Tuesday, August 21, 2007

Smashing Capitalism by Barbara Ehrenreich


Somewhere in the Hamptons a high-roller is cursing his cleaning lady and
shaking his fists at the lawn guys. The American poor, who are usually
tactful enough to remain invisible to the multi-millionaire class,
suddenly leaped onto the scene and started smashing the global financial
system. Incredibly enough, this may be the first case in history in which
the downtrodden manage to bring down an unfair economic system without
going to the trouble of a revolution.

First they stopped paying their mortgages, a move in which they were
joined by many financially stretched middle class folks, though the poor
definitely led the way. All right, these were trick mortgages, many of
them designed to be unaffordable within two years of signing the contract.
There were "NINJA" loans, for example, awarded to people with "no income,
no job or assets." Conservative columnist Niall Fergusen laments the low
levels of "economic literacy" that allowed people to be exploited by
sub-prime loans. Why didn't these low-income folks get lawyers to go over
the fine print? And don't they have personal financial advisors anyway?

Then, in a diabolically clever move, the poor--a category which now
roughly coincides with the working class--stopped shopping. Both Wal-Mart
and Home Depot announced disappointing second quarter performances,
plunging the market into another Arctic-style meltdown. H. Lee Scott, CEO
of the low-wage Wal-Mart empire, admitted with admirable sensitivity, that
"it's no secret that many customers are running out of money at the end of
the month."

I wish I could report that the current attack on capitalism represents a
deliberate strategy on the part of the poor, that there have been secret
meetings in break rooms and parking lots around the country, where cell
leaders issued instructions like, "You, Vinny--don't make any mortgage
payment this month. And Caroline, forget that back-to-school shopping,
OK?" But all the evidence suggests that the current crisis is something
the high-rollers brought down on themselves.

When, for example, the largest private employer in America, which is
Wal-Mart, starts experiencing a shortage of customers, it needs to take a
long, hard look in the mirror. About a century ago, Henry Ford realized
that his company would only prosper if his own workers earned enough to
buy Fords. Wal-Mart, on the other hand, never seemed to figure out that
its cruelly low wages would eventually curtail its own growth, even at the
company's famously discounted prices.

The sad truth is that people earning Wal-Mart-level wages tend to favor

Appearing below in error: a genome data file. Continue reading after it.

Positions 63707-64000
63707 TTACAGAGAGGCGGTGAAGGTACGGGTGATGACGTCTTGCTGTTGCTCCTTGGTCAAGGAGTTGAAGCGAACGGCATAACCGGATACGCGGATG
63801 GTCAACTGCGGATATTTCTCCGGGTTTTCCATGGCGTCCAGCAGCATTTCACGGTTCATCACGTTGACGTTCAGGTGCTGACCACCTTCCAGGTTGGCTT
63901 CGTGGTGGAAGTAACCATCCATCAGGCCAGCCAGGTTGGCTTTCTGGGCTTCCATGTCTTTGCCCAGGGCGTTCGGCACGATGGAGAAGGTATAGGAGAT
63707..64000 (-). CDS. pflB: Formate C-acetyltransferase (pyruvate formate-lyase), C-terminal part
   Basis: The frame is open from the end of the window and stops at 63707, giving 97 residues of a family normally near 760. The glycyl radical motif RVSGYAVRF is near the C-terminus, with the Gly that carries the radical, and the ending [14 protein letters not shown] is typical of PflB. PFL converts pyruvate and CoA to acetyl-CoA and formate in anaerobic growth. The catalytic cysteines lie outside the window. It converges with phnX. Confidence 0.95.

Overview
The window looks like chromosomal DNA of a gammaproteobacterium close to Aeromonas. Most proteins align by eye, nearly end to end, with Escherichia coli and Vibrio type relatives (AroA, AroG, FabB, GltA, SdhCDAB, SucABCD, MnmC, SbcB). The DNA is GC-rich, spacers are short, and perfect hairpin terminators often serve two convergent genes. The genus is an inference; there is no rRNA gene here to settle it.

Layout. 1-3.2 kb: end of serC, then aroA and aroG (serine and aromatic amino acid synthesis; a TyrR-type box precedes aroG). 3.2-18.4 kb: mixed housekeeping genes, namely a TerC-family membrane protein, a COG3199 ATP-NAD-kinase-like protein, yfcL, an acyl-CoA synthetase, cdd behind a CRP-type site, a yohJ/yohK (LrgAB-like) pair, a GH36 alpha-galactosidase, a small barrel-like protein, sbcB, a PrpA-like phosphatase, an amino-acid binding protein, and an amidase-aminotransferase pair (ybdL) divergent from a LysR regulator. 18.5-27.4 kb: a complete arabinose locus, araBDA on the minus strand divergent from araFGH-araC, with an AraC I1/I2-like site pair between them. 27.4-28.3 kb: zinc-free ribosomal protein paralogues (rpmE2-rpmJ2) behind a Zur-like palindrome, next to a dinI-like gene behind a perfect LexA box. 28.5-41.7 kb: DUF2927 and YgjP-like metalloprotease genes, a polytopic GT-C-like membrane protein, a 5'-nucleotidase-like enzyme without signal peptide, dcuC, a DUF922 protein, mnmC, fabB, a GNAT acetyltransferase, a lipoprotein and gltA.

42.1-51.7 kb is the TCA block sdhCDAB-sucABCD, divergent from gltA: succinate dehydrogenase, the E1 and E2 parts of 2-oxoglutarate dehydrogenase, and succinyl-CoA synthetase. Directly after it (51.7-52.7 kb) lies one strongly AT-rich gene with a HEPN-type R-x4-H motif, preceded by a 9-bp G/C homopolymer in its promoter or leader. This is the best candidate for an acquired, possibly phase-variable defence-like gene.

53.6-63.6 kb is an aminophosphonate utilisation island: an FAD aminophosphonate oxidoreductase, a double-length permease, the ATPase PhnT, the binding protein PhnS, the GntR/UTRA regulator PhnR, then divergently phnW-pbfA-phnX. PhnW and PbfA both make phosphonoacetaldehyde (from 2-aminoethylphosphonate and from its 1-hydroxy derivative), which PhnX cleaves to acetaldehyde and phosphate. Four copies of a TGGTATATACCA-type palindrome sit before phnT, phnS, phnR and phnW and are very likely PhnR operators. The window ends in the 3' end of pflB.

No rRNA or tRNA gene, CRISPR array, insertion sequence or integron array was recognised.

the fashions available at the Salvation Army. Nor do they have much use
for Wal-Mart's other departments, such as Electronics, Lawn and Garden,
and Pharmacy.

It gets worse though. While with one hand the high-rollers, H. Lee Scott
among them, squeezed the American worker's wages, the other hand was
reaching out with the tempting offer of credit. In fact, easy credit
became the American substitute for decent wages. Once you worked for your
money, but now you were supposed to pay for it. Once you could count on
earning enough to save for a home. Now you'll never earn that much, but,
as the lenders were saying--heh, heh--do we have a mortgage for you!

Pay day loans, rent-to-buy furniture and exorbitant credit card interest
rates for the poor were just the beginning. In its May 21st cover story on
" The Poverty Business," Business Week documented the stampede, in just
the last few years, to lend money to the people who could least afford to
pay the interest: Buy your dream home! Refinance your house! Take on a car
loan even if your credit rating sucks! Financiamos a Todos! Somehow, no
one bothered to figure out where the poor were going to get the money to
pay for all the money they were being offered.

Personally, I prefer my revolutions to be a little more pro-active. There
should be marches and rallies, banners and sit-ins, possibly a nice color
theme like red or orange. Certainly, there should be a vision of what you
intend to replace the bad old system with--European-style social
democracy, Latin American-style socialism, or how about just American
capitalism with some regulation thrown in?

Global capitalism will survive the current credit crisis; already, the
government has rushed in to soothe the feverish markets. But in the long
term, a system that depends on extracting every last cent from the poor
cannot hope for a healthy prognosis. Who would have thought that
foreclosures in Stockton and Cleveland would roil the markets of London
and Shanghai? The poor have risen up and spoken; only it sounds less like
a shout of protest than a low, strangled, cry of pain.


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